Royal Decree-law 8/2020, of 17 March, on extraordinary measures to tackle the economic and social impact of COVID-19 (“RDL 8/2020”), amended, among others, by Royal Decree-law 11/2020, of 31 March, which adopts additional urgent social and economic measures to tackle COVID-19 (“RDL 11/2020”), established a series of measures with a considerable impact on public procurement with the aim of mitigating the serious disruption to companies and workers caused by the numerous measures adopted to contain the COVID-19 pandemic.
What does article 34.4 establish with regard to concession contracts for works and services in the context of COVID-19: possibility of restoring the financial balance of the concession if it is impossible to perform the works or services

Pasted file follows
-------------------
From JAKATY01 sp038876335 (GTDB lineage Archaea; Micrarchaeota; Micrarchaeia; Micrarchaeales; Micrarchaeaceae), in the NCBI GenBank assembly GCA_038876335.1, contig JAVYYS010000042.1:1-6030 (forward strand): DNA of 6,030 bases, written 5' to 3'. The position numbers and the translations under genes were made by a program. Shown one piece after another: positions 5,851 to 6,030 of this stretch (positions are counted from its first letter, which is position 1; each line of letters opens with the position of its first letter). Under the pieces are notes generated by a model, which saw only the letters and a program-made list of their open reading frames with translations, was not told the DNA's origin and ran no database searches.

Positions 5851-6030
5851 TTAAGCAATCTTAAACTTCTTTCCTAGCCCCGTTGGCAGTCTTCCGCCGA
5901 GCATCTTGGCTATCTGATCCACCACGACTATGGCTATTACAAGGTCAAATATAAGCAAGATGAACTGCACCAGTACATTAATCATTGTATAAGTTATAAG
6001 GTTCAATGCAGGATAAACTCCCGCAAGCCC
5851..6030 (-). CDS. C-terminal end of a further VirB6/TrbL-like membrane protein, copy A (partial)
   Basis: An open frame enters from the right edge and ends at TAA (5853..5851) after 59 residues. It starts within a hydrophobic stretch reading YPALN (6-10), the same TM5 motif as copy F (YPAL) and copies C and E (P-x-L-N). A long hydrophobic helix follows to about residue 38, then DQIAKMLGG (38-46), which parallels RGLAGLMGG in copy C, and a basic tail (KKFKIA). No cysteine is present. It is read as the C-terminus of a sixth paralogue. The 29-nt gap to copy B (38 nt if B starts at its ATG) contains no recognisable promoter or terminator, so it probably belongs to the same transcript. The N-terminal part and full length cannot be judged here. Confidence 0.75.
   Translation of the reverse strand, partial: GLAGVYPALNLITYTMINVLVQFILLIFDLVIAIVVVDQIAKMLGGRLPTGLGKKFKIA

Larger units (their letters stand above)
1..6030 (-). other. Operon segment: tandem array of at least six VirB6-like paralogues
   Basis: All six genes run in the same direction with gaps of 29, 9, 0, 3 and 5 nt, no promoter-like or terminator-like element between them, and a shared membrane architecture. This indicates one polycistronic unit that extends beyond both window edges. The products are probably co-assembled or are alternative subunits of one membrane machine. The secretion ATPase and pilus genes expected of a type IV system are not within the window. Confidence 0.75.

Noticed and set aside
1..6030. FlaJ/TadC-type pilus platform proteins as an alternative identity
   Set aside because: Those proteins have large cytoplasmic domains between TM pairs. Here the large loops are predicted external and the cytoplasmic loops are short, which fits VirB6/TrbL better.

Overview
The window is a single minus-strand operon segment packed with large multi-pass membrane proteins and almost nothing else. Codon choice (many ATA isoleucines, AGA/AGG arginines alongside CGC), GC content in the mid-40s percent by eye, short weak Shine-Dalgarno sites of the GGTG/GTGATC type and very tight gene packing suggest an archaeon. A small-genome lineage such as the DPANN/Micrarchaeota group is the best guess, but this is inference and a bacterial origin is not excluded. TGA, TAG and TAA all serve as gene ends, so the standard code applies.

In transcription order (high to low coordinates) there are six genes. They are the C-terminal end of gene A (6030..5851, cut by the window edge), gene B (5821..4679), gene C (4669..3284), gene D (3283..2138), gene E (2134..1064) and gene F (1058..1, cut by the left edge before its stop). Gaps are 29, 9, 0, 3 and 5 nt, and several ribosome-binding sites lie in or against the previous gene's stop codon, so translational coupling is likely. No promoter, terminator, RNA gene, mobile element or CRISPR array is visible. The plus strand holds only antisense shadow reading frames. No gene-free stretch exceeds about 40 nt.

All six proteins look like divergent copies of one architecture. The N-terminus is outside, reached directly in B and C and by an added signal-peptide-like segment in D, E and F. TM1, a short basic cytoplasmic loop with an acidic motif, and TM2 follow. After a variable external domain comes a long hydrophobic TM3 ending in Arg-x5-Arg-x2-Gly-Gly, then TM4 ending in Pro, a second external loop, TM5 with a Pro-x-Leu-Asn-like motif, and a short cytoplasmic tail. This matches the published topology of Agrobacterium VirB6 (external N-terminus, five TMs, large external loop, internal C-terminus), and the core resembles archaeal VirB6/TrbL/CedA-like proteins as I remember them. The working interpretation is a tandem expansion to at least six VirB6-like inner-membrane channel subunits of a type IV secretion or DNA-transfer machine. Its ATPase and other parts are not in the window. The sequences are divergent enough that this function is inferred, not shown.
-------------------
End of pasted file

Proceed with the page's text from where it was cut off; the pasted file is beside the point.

Scope of application: which concessions can request rebalancing pursuant to article 34.4?
- The LCSP; or
- Legislative Royal Decree 3/2011, of 14 November, which approves the recast Public Procurement Law (“RDLeg 3/2011”); or
- Law 31/2007, of 30 October, on procurement procedures in the water, energy, transport and postal sectors (“Law 31/2007”); or
- Book I of Royal Decree-law 3/2020, of 4 February, on urgent measures to include in Spanish legislation several directives of the European Union in matters of public procurement in certain sectors; private insurance; pensions schemes and funds; tax and tax litigation (“RDL 3/2020”); or
- Law 24/2011, of 1 August, on public procurement in the defence and security sectors (“Law 24/2011”).
Which requirements must be met to request rebalancing? Impossibility of performing the contract